Easy SNPs typing on an autonomous microchip

 

Human genomic variation is now becoming important information for prevention and treatment of diseases. The most common form of the variation is single-nucleotide polymorphism (SNP) which means substitution of a single base. We are now developing rapid and reliable methods for typing of SNPs. Here we introduce such a method including two original technologies: "autonomous microchip" and "affinity electrophoresis."

 

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Fig 1. Electrophoresis on an autonomous microchip.

 

The autonomous microchip is made of silicone elastomer: poly(dimethylsiloxane) (PDMS). PDMS has a high gas solubility that we exploited for autonomous formation of a liquid-liquid interface between sieving polymer matrix and sample solution in a microchannel. For affinity electrophoresis, a probe DNA is immobilized to the sieving polymer matrix. Migrating through the matrix, sample DNA is concentrated and separated by interaction with the probe DNA. With this method, we can concentrate two 60-base DNAs by a factor of 100, and can separate them by a single-base substitution.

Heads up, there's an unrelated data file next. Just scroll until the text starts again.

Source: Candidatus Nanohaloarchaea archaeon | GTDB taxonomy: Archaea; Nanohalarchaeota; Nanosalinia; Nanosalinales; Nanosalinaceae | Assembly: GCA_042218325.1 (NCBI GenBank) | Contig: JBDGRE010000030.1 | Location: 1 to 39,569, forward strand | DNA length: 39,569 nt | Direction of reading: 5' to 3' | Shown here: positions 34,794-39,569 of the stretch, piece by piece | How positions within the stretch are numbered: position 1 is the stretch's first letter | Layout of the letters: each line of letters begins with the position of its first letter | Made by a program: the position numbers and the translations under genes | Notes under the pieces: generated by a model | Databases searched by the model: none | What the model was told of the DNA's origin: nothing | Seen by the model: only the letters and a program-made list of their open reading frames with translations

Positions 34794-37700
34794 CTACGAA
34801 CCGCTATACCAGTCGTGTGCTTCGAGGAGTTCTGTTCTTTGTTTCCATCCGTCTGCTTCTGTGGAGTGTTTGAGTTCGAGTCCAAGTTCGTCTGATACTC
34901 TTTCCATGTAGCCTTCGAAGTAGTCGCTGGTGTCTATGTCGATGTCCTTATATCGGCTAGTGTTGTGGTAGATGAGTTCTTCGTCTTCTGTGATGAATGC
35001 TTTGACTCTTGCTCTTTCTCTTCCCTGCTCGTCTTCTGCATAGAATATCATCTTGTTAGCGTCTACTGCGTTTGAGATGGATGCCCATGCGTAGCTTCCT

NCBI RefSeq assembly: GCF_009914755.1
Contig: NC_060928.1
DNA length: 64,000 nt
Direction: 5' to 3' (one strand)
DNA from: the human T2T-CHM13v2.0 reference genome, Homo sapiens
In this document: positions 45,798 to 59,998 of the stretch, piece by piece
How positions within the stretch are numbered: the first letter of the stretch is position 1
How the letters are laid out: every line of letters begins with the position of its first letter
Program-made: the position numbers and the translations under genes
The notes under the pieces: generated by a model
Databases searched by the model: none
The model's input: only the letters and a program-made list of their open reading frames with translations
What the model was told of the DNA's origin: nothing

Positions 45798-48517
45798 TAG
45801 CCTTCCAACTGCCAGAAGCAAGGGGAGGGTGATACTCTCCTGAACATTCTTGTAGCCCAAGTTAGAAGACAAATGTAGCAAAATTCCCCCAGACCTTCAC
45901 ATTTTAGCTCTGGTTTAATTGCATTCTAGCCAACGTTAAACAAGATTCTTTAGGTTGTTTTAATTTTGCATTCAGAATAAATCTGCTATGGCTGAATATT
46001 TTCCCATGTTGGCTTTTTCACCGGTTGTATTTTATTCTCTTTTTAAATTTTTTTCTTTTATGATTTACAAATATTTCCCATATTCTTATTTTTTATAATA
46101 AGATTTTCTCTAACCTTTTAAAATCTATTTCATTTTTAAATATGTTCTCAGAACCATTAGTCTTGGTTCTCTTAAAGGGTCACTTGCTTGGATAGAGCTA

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Fig 2. (a) Schematics of affinity electrophoresis.

(b) Concentration and sequence-specific separation of 60-base DNAs.

 

Reference

(1)

Ito, T., Inoue, A., Sato, K., Hosokawa, K., and Maeda, M.: gAutonomous polymer loading and sample injection for microchip electrophoresish Analytical Chemistry, 77, 4759-4764 (2005).

(2)

Ito, T., Inoue, A., Sato, K., Hosokawa, K., and Maeda, M.: "Affinity capillary electrophoresis in a poly(dimethylsiloxane)-glass hybrid microchip" Chem. Lett. 32, 688-689 (2003).


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